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PREFIX AND SUFFIX REVIEW
Prefixes Suffixes

dia- through, across

extra- away from, outside, external

infra- below, beneath

mal- bad, inadequate

micro- small

para- beside, near

poly- much, many

supra- excessive, above

trans- through, across

ultra- beyond

-algia pain

-dipsia thirst

-eal pertaining to

-ectomy excision, surgical removal

-iasis pathological condition or state

-ic pertaining to

-itis inflammation

-lith stone

-penia deficiency

-phage eating, swallowing

-plasty surgical repair

-rrhea flow, discharge

-scopy visual examination

-stenosis narrowing, stricture

-stomy mouthlike opening

Structure and Function

The digestive system is also known as the gastrointestinal (GI) system. It includes all the structures of the alimentary canal, from the mouth to the anus, and the accessory organs. The digestive system has two key functions: digestion and excretion. The organs of the GI system break down food into usable nutrients and then eliminate bulk waste in the form of feces.

We will discuss the parts of the GI system in the same order in which food passes through the system. While we do this, please refer to Figure 9-1 to see the various parts of the GI system.

FIGURE 9-1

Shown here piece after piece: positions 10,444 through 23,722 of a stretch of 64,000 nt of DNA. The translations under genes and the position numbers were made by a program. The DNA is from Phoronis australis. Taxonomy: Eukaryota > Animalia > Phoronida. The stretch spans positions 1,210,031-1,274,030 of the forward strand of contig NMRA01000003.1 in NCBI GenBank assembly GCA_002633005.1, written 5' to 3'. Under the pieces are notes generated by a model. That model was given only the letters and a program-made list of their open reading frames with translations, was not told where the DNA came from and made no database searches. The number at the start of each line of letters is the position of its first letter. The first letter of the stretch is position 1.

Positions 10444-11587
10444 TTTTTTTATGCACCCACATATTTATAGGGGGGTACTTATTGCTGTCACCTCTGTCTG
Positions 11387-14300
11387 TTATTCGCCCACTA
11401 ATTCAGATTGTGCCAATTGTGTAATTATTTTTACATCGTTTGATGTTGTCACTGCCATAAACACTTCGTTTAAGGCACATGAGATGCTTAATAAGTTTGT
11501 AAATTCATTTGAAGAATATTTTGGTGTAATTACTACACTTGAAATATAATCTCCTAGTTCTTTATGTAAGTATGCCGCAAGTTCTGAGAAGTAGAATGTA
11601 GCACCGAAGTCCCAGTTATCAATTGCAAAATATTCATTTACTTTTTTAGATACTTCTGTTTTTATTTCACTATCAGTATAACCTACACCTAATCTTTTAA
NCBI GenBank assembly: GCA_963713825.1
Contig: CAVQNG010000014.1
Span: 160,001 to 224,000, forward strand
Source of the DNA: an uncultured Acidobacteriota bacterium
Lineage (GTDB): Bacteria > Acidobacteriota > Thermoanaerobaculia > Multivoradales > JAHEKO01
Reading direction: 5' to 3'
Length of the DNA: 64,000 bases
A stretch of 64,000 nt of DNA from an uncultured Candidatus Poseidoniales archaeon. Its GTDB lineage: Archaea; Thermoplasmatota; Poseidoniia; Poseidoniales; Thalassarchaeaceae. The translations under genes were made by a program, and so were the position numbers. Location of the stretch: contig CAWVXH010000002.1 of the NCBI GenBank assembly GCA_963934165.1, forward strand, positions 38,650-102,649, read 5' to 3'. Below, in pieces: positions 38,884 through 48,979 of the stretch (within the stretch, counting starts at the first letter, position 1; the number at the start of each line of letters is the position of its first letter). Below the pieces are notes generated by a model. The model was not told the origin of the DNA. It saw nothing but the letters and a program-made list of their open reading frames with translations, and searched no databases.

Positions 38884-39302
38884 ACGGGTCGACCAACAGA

The gastrointestinal system.

image image image Learning Style Tip

After reading each paragraph, summarize the content and key points aloud before moving on to the next paragraph.

The first or most proximal part of the digestive system is the mouth, also known as the oral or buccal cavity. When we take a bite of food (ingestion) and begin chewing it, our tongue and teeth aid in the process of mechanical digestion as food is broken down into smaller and smaller parts. It is mixed and moistened with saliva, which is secreted from three different salivary glands. Saliva also contains ptyalin, a chemical that starts to break down starches. The tongue helps to form chewed food into a bolus, which is a rounded mass ready to be swallowed. The tongue also allows us to taste food. Specific areas on the tongue identify sweet, salty, sour, and bitter flavors (Fig. 9-2). Because taste can make eating an enjoyable process, there are times when we may overeat. When we eat more calories than we burn through our daily activities or exercise, we gain weight (Box 9-1).

FIGURE 9-2

The tongue with structure of a taste bud and taste cells. (From Eagle, S., et al. The professional medical assistant. Philadelphia, PA: F. A. Davis Company, 2009. p. 540; with permission)

The uvula is a small, finger-shaped portion of soft tissue that hangs from the upper back of the mouth. It prevents food from entering the nasal cavity while we eat. At the back of the mouth is ...

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